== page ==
Davis spent 30 months in correctional facilities for crimes including breaking and entering properties, assaulting a female and larceny of motor vehicles in the five years leading up to October 2013. Arrington spent 27 months in correctional facilities for crimes including obtaining property by false pretenses and possessing a firearm as a convicted felon, in the four years leading up to November 2013.
Orange County District Attorney Jim Woodall said probation in reality isn’t like the movies, where law enforcement is able to track a former criminal’s every move.
“There are a lot of limitations and unfortunately people are going to commit crimes on probation or soon after jail or prison,” he said, not speaking specifically about Arrington and Davis’ homicide cases because they are pending.
“Those things are going to happen. That’s wrong, and you don’t want it to happen. But the flip side of it (is), I tell people all the time when they say, ‘Somebody broke into my house, and they should be in jail till their case is handled.’ I tell them, ‘We literally do not have enough jail space to put everybody in jail while their case is handled.’”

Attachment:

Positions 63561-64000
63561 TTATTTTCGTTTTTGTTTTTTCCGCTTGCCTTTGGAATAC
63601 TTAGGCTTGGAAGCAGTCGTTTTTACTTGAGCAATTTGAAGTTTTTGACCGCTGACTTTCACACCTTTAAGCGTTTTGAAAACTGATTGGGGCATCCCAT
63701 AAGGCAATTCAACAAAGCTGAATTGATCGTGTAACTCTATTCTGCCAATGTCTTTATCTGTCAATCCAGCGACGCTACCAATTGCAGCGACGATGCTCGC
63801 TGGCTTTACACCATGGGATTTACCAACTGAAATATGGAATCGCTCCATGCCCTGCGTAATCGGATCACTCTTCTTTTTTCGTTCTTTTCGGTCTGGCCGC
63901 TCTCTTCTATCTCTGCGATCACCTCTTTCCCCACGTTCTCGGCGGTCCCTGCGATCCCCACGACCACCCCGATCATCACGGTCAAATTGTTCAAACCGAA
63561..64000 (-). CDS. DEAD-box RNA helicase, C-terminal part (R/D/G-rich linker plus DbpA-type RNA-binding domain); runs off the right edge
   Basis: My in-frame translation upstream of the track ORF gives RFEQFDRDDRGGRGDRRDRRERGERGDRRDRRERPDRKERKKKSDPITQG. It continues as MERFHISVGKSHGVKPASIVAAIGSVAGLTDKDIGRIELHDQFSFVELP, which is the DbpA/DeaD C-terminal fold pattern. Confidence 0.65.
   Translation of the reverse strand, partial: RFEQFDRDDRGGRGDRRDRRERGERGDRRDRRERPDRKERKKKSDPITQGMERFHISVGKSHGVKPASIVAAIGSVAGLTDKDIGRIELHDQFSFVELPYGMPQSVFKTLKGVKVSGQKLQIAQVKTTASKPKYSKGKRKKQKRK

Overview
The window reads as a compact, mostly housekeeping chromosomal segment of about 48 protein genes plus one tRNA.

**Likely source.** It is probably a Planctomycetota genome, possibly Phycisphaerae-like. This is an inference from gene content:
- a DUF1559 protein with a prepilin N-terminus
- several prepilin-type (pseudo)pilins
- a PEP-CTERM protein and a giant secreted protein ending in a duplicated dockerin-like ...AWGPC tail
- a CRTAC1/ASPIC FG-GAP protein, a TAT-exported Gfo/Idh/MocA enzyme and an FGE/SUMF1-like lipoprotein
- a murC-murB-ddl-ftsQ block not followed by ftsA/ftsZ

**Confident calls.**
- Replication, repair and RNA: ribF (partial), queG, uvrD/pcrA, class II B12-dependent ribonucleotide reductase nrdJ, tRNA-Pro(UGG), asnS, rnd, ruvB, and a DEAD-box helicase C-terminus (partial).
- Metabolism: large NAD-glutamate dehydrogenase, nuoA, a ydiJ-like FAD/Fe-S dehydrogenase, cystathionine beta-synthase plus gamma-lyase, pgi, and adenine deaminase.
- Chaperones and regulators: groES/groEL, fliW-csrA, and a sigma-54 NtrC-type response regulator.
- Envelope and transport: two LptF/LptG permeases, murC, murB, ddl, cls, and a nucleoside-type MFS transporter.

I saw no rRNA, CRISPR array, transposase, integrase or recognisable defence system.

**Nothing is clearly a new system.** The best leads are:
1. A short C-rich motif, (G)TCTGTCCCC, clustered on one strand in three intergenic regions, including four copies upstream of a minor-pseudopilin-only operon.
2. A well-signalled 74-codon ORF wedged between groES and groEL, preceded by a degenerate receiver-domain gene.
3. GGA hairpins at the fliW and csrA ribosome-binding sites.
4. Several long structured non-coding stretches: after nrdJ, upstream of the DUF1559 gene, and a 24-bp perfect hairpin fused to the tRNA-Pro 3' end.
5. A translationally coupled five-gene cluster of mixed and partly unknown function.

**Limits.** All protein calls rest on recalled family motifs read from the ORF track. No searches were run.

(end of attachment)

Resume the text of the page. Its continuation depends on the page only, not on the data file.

Recidivism — when someone relapses into criminal behavior after they are punished for a separate crime — is a challenging phenomenon for N.C. law enforcement.
The state’s rearrest rate was about 40.7 percent in the 2010-11 fiscal year, an increase in 9.2 percentage points since 2001-02, according to a 2014 study by the N.C. Sentencing and Policy Advisory Commission.
The commission sampled more than 57,000 inmates and considered recidivism to be an arrest, conviction or incarceration during a two-year follow-up period.
Part of the reason for the increase is being able to count arrests with fingerprinting technology, the report states.
Front lines of the issue
For the people on the front lines of the issue — police officers and others in law enforcement — recidivism is an issue handled case-by-case.
“Occasionally we’ll pull individual data by name if we start realizing we’ve arrested the same person ten times in the last two months,” said Lt. Josh Mecimore, a spokesman for the Chapel Hill Police Department. “We’re looking if we need to start doing something different than just rearresting the same person for the same thing.”
But for more serious crimes like breaking and enterings, Mecimore said the department tries to be proactive and track repeat offenders as they’re released from the Department of Corrections.
“We’ll occasionally set up alerts for people that we know have a long history of (breaking and entering.) Frequently if we have someone who has a long history released from prison we’ll see an uptick in (breaking and entering,)” Mecimore said.